Silage season is well underway and most crops of first-cut grass have now been harvested. Many farmers that harvested grass in the past fortnight are reporting bumper yields.
Where farmers did harvest heavier grass crops, there may well be a re-think over whether a second cut is now required or not.
To help make a decision on second-cut, complete a fodder budget on how much winter fodder is in store and how much will be needed by stock. The budget should then be updated in late summer ahead of the winter.
When drawing up a budget, work out how many cattle are likely to be on-farm this winter and the amount of silage needed to feed these animals.
Plans can always change, so when tallying up stock numbers, always err on the side of caution and overestimate by 10%. This way, you are less likely to run short of silage.
Spring-calving suckler cows that are weaned and housed will typically eat 30kg to 35kg/day of silage, or approximately one tonne per cow every month. Autumn-calving cows with a calf at foot will typically eat 45kg to 50kg/day of silage, or around 1.5t per cow every month.
For every 1kg of meal fed, silage intake will reduce by around 5kg/day, which means a cow eating 2kg/day of ration will require 1.2t of fodder each month.
Spring-born weanlings on a silage-only diet will eat between 20kg and 25kg/day over winter, or around 0.6t to 0.75t/month, as will finishing cattle on high levels of concentrates.
Dry ewes of moderate size will eat 4kg to 5kg/day of silage when housed, assuming no meal is being fed.
Use the outlined values to work out how much forage will be needed this winter, or alternatively, calculate these requirements using the online calculator.
Working out silage requirements
Tally up how many cattle are likely to be on-farm this winter, grouping cattle by type. Next, calculate how much silage will be needed on a daily basis by each group.
This should then be multiplied up to cover the housing period. Factor in an additional month of silage feeding to cover early housing after a wet autumn or a late spring turnout.
Table 1 is an example of how to work out silage requirements for a suckler herd of 30 spring-calving and 15 autumn-calving cows.
Work out how much fodder is on farm?
The next step is getting a handle on how much silage is currently on-farm. Add in any silage carried over from last winter.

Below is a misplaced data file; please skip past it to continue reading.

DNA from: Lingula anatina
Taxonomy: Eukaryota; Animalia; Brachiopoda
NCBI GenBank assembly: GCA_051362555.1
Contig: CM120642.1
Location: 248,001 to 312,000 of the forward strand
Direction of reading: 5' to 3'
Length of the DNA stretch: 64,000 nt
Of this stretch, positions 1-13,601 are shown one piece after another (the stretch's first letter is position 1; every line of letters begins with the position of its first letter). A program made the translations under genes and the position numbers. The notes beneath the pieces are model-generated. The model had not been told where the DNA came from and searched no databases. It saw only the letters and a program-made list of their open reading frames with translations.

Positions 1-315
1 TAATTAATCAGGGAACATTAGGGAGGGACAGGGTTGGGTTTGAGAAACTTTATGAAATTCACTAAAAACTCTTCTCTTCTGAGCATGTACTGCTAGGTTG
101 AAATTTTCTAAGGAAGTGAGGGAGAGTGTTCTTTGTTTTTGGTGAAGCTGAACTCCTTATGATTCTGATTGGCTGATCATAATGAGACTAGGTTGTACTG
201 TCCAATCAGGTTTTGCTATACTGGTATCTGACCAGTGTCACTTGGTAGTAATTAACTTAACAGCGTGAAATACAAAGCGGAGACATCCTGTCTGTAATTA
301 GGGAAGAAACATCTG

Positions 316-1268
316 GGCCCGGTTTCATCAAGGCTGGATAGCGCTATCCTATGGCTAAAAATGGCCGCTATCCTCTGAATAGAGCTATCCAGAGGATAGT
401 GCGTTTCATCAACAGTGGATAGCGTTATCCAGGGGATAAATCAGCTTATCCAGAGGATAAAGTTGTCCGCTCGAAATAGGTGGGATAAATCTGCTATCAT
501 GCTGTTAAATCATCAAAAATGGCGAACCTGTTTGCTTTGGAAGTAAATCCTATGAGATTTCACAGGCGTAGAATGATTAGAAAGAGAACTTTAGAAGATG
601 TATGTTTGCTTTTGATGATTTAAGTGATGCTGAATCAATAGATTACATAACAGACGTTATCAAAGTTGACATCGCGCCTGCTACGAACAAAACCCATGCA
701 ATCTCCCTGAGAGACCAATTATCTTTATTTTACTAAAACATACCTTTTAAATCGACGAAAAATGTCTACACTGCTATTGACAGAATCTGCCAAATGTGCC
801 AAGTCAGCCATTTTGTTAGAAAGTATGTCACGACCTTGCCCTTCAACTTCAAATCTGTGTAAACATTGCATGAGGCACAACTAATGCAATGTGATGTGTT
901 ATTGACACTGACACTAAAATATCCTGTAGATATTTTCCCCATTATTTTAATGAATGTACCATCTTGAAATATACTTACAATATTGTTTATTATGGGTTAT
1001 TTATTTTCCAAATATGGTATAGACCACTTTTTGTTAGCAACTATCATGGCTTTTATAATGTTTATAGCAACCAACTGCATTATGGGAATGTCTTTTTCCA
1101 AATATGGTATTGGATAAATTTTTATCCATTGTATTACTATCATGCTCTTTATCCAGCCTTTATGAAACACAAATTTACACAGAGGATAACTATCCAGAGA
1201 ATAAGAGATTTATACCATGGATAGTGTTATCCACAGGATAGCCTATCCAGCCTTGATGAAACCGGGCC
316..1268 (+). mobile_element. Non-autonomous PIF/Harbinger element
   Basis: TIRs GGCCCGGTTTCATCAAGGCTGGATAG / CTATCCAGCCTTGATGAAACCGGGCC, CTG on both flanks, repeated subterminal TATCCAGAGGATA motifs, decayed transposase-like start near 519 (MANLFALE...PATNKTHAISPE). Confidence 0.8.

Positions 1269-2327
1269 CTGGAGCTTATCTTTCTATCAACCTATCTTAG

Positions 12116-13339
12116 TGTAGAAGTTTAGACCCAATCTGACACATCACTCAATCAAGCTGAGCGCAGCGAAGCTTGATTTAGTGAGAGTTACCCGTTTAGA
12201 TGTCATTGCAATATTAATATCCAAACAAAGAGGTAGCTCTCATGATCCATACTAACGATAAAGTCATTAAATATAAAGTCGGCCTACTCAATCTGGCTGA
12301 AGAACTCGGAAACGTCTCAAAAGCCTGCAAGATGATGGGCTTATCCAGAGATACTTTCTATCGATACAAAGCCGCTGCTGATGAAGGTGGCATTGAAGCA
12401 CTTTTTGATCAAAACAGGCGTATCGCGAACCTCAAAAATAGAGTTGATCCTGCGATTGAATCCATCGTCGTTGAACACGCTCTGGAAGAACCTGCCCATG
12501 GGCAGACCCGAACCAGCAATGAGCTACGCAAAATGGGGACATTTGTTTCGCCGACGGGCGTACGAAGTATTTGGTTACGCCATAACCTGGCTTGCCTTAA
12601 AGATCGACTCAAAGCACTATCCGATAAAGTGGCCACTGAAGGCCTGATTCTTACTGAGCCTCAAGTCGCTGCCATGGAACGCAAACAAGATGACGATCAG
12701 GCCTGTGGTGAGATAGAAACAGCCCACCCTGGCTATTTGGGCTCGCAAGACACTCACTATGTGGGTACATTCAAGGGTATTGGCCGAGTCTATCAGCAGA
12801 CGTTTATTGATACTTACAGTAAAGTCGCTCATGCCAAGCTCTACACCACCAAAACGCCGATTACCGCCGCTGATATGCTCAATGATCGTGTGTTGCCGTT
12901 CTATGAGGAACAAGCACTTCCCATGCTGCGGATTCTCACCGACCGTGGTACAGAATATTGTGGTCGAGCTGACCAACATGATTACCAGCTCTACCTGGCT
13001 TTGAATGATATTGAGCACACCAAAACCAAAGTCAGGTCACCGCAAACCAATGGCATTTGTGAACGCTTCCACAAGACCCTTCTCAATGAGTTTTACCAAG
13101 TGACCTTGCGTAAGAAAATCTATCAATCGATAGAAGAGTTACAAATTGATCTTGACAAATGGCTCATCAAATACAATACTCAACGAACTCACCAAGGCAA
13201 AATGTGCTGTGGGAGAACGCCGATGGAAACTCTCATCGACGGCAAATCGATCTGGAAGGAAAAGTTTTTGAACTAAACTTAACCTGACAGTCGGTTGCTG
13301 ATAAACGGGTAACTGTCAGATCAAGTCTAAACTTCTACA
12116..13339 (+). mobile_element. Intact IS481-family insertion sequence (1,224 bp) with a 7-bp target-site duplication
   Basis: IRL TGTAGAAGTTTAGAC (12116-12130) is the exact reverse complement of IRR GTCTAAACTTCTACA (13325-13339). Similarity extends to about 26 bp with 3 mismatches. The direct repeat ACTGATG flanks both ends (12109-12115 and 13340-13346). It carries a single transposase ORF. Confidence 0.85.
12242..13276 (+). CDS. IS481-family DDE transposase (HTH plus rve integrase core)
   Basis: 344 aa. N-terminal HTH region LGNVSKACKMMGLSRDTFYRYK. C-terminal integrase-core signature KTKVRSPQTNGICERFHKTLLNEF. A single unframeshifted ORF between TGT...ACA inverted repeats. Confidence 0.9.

To calculate the tonnage in the pit, measure the length, width and average height of the clamp in metres. To convert this figure to tonnes of grass, multiply by 0.6 for grass at 30% DM.
For example, a grass clamp measuring 25m x 10m x 2m will have 300t of silage on a fresh weight basis.
Tally up any silage bales as well. A good guide to work to is 800kg for silage bales at 30% to 35% dry matter.
Does fodder supply meet livestock demand?
Compare the current tonnage of silage on-farm against demand for this winter. If there is a shortfall, then this should be used to work out how much ground to close off for second-cut.
For instance, the example herd needs 468t of silage for a six month winter period. If the pit holds 300t after first-cut, plus 50 bales of surplus grass weighing 800kg, there is a fodder deficit of 128t to make up in second-cut or by taking out more surplus grass as bales.
Closing off for second-cut
Second-cut silage made in August will have significantly lower yields than that of a June cut. Over a 40 to 50 day growing period, yields are likely to be around 5t to 7t/ac of grass depending on fertiliser rates, soil fertility and sward type.
Working at a yield of 6t/ac, the example farmer would need to close off around 22ac for second-cut to meet livestock demand.
Taking nitrogen at £650/t, spreading two bags/ac will cost £1,782. Contractor charges at £85/ac brings second-cut costs to £3,652.
Second-cut silage will require around 80 units/ac of nitrogen, 15 units of phosphate (P) and 80 units of potash (K) for soils at index 2.
Apply 3,000 gallons per acre of slurry to silage aftermath by splash plate or 2,500 gallons/ac by trailing shoe.
While nitrogen levels in slurry will be lower in a summer application, P and K will be similar. Every 1,000 gallons/ac of slurry provides around five units of P and 20 to 30 units of K.
Assuming a splash plate slurry application provides 15 units of nitrogen, topping up with 2.5 bags/ac of CAN will meet the nitrogen threshold for second-cut.
If slurry is applied with a trailing shoe, then two bags/acre of CAN will suffice.
Don’t forget about sulphur in second-cut silage. Choose a fertiliser with added sulphur and apply 10 to 15 units/ac to maximise yields.
Focus on quality
If cutting date for first-cut was delayed and quality is lower than normal, then target silage quality in second-cut.
As grass is unlikely to head out in an August crop, when cut in dry conditions, second-cut silage will have a high feed value.
For every four unit drop in D-Value, 1kg to 1.5kg of concentrate needs to be fed to maintain animal performance.
While having bulk in the pit will provide confidence that cattle will be fed this winter, silage cut later than normal will be high in fibre.
This will slow cattle intakes as it takes longer to digest high fibre silage. With lower intakes, cattle are getting less energy and protein for growth and milk production.
For finishing cattle, feeding a 66 D-Value silage instead of 72 D-Value fodder requires an additional 1.5kg/day of concentrate. Over 120 days, this costs an extra £72/head for a finishing ration costing £400/t.
Across 50 cattle, the additional meal fed to offset the drop in feed value comes to £3,600. If the steers were eating 25kg/day of high-quality silage made as second-cut, each animal consumes 3t over 120 days or 150t for the group. At a yield of 6t to 7t/ac, the 22ac of second-cut would provide enough high-quality forage for the finishing steers, which, as outlined in step four, will cost in the region of £3,600.